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Veterinary doctors warn on rushed MAAIF livestock census



UVA: Focus should be on containing diseases at this point in time

Nakasongola, Uganda | THE INDEPENDENT | The national association of veterinary doctors of Uganda (UVA) have advised the Ministry of Agriculture, Animal Industry not to rush to conduct a livestock census without their input.

In a statement, they said a hurriedly held census will be a waste of money and produce distorted results that will not be beneficial to improving standards in the sector. The Uganda Veterinary Association (UVA) also warned about dangers of the farther spread of Foot and Mouth Disease by enumerators walking around the whole country.

“We are currently still battling out with the notorious Foot and Mouth Disease (FMD) that has devastated our national herd. The solutions to FMD are yet to be resolved and instituted,” UVA President Dr Daniel Kasibule wrote to the census implementing agency Uganda Bureau of Statistics.

“We have notably realized that attention bas been given to SOPs ( Standard Operation Procedures) of COVID-19 but none to this livestock enigma. Other existing livestock epidemics like African Swine Fever (ASF), New Castle Disease (NCD) and Lumpy Skin Disease (LSD) should also be considered while drawing the SOPs,” Kasibule wrote.

The State Minister of Agriculture, Animal Industry and Fisheries Bright Rwamirama early this month announced that The National Livestock Census, 2021 will be conducted from next week,  May 17 to 28. It is planned to be conducted  in all four cattle corridor areas of Western, Eastern, Central and Northern Uganda.

The Minister said the National Livestock Census will ascertain a complete count of the country’s livestock and its associated characteristics. The last Livestock census was conducted in 2008 & revealed that about 4.5 million households (70.8%) rear at least one kind of livestock or poultry in Uganda.

Training of census supervisors starts

Training for National Livestock Census supervisors and enumerators is already underway, but UVA said the scope of training is insufficient for an exercise like this.

“Quality information that will be generated requires a minimum level of training that can understand production systems, different breeds, farm infrastructures, aspects of management of agricultural holdings disaggregated by sex etc. This will definitely require personal with higher animal related training, if not, will need training beyond the provided one week,” wrote Dr Kasibule.

A total of 32,486 Enumeration Areas (EAs) or villages will be covered in the whole country, 23,443 EAs in the 560 cattle corridor sub-counties while 9,043 EAs will be sampled & enumerated from the 961 non-cattle corridor sub-counties”

Kasibule also added that, ” It should be appreciated that the animal health workers understand the locations of the formers and their enterprises better; they are also in most cases already equipped with transport. They also easily appreciate the technical details of the census and their being end users of the generated information motivates them to gather accurate data.”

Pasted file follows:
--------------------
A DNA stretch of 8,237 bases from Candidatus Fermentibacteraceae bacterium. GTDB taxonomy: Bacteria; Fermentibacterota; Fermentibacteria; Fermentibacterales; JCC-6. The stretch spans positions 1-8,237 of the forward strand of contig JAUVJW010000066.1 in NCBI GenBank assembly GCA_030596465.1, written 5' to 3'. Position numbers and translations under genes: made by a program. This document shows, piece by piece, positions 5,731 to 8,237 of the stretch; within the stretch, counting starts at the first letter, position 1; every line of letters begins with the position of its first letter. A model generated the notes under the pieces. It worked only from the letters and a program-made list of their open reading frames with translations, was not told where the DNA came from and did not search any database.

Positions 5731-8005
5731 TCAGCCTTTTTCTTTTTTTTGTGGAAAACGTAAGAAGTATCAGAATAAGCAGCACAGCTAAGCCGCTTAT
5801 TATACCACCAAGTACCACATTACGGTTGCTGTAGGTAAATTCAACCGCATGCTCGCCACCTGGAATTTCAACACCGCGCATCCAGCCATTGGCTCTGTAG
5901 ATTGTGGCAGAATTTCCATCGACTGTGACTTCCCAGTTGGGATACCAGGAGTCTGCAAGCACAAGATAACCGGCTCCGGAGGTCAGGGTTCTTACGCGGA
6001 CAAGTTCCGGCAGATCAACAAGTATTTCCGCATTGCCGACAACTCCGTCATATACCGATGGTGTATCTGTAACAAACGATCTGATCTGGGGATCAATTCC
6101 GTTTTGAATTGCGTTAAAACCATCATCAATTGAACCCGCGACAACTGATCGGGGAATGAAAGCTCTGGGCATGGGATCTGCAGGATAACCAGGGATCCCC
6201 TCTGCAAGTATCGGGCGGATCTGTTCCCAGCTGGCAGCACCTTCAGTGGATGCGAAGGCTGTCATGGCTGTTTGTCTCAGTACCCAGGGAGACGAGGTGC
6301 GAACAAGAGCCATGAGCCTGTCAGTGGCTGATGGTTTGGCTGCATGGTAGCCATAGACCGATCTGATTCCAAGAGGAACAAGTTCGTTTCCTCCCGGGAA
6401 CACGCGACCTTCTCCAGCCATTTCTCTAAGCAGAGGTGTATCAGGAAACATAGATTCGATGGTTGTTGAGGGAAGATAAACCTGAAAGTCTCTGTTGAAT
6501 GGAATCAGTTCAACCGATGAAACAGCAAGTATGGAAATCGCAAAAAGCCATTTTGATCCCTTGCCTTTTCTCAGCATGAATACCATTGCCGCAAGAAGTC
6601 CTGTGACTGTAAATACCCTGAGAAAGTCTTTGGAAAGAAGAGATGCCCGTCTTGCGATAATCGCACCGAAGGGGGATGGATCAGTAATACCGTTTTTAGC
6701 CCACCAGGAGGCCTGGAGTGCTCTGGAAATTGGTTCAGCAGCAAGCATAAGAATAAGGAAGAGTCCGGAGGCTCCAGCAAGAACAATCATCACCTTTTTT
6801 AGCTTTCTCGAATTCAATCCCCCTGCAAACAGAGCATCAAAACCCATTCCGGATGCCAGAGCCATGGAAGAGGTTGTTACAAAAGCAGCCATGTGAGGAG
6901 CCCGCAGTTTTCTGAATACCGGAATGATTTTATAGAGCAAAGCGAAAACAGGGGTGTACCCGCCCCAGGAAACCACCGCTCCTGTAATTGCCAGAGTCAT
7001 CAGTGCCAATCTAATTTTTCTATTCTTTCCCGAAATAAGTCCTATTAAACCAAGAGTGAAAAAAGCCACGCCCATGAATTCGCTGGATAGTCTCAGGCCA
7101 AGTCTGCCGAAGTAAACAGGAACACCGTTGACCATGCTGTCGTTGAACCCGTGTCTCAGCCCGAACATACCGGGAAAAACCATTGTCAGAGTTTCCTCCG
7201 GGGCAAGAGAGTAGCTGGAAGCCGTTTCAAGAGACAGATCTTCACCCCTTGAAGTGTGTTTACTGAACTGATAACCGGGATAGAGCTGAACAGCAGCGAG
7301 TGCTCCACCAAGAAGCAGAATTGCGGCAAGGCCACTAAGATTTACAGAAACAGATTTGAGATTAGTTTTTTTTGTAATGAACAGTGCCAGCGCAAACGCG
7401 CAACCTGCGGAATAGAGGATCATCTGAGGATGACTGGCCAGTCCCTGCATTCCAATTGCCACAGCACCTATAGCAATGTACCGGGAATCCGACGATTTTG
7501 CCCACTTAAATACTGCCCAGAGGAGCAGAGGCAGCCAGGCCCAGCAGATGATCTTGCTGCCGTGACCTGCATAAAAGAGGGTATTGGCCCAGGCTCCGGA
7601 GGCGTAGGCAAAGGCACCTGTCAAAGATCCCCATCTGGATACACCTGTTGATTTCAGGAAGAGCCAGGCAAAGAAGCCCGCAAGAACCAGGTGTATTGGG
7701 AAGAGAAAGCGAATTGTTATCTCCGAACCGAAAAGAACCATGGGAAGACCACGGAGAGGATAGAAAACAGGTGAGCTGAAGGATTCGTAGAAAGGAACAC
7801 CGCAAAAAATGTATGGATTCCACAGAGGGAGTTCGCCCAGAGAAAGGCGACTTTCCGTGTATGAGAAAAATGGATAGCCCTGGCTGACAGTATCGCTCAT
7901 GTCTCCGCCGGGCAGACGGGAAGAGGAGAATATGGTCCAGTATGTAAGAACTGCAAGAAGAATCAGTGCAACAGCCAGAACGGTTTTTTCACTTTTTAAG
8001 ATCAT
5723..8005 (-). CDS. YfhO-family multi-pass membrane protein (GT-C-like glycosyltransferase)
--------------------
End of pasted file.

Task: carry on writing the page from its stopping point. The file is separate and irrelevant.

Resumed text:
UVA warned that the census campaign has mainly been on social media, yet many veterinarians and ordinary farmers aren’t complaint to this mode of communication.

They advised that poultry, rabbits and piggery be included in the census and all cattle corridors be considered.

We appreciated the issue of financial constraint leading into some districts conducting total census (Cattle corridor) while others do enumeration area surveys. However many catttle districts have been omitted for example Kayunga, Buyende and Kamuli. The paradigm shift in farming due to population increase leading to increase in poultry, rabbits and piggery should be considered. Total counts of these especially in leading districts like Kampala, Mukono, Wakiso, Masaka and Mpigi need to be considered.

Kasibule concluded his letter by saying, “We pray that these concerns amongst others be considered as urgent for the smooth progress of this vital exercise.”

Another frustrated veterinary doctor, best illustrated the sector’s frustration by saying, “To us livestock specialists we want accurate and dependable statistics . This is the only chance for this marginalized sector.”

The Uganda Veterinary Association (UVA) is a Civil Society Organization of over 1,223 members with a mission of promoting professionalism, welfare and interests of members to foster better livestock service delivery.

Original Source: INDEPENDENT.CO.UG

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Anti-tick vaccine drive gives hope to farmers



Dairy farmers in Ankole Sub-region are optimistic that the anti-tick vaccine launched by the government will solve their problem of tick resistance to acaricides.
For the last 10 years, dairy farmers across the country have decried tick resistance to acaricides, which has been ravaging the livestock sector.

Mr Emmanuel Kyeishe, a resident of Rushere in Kiruhura District and dairy farmer with more than 100 head of cattle, says dairy farmers in the cattle corridor have battled the problem of tick resistance for a long time.
“The issue of ticks has been rampant in the cattle corridor to the extent of losing our cows. We spend a lot on treating them because of ticks since they infect animals with several diseases,”  he said.